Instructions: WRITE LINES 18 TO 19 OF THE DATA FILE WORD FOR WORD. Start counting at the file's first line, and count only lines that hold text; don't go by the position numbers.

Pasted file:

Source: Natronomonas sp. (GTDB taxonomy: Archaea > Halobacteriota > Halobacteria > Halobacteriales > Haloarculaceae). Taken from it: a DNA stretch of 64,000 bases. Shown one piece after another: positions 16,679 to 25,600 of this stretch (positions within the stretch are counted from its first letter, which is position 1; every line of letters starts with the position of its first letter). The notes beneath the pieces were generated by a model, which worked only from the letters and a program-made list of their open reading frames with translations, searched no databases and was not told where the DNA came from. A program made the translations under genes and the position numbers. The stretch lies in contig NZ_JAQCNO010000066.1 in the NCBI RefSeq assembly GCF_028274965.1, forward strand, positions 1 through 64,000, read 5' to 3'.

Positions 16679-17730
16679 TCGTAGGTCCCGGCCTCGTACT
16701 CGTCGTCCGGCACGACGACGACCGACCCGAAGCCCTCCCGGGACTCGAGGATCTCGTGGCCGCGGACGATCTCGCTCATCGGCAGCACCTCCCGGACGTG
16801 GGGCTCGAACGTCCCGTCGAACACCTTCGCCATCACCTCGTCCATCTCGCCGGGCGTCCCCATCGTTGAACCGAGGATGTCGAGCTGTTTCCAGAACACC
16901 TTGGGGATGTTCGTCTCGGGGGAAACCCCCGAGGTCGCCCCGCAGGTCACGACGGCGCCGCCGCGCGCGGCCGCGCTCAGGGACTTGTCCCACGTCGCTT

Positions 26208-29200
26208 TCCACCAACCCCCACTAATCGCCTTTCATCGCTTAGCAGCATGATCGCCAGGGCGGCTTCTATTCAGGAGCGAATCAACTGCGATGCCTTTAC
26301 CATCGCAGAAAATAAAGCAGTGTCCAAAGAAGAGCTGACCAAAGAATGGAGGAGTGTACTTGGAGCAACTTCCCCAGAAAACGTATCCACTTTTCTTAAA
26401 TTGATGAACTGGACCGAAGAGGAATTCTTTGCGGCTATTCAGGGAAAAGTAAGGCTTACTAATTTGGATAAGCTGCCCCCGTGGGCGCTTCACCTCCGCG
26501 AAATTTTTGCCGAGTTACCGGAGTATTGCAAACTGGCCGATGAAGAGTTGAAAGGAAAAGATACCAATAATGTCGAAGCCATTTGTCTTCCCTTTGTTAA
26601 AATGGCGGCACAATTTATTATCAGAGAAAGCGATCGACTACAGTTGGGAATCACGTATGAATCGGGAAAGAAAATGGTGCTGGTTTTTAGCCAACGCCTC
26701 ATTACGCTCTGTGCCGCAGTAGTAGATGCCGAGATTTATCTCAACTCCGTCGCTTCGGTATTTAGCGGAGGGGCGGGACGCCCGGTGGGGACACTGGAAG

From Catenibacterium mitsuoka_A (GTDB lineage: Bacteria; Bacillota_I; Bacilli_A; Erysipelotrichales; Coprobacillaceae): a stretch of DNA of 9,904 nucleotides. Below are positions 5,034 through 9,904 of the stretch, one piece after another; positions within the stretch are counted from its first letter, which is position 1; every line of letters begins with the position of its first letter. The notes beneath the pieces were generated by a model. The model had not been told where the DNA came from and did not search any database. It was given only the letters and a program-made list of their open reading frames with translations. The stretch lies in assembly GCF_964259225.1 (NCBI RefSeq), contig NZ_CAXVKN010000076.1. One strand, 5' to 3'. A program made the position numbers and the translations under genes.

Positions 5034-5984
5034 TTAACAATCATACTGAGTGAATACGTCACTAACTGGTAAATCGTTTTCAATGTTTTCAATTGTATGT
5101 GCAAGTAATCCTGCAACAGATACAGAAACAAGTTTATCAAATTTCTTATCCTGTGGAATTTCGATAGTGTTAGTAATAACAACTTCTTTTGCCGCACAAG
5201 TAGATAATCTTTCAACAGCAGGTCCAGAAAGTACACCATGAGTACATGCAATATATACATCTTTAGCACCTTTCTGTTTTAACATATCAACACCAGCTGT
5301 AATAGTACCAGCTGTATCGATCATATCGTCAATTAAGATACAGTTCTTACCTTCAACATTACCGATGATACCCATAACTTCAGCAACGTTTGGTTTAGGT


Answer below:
5201 TAGATAATCTTTCAACAGCAGGTCCAGAAAGTACACCATGAGTACATGCAATATATACATCTTTAGCACCTTTCTGTTTTAACATATCAACACCAGCTGT
5301 AATAGTACCAGCTGTATCGATCATATCGTCAATTAAGATACAGTTCTTACCTTCAACATTACCGATGATACCCATAACTTCAGCAACGTTTGGTTTAGGT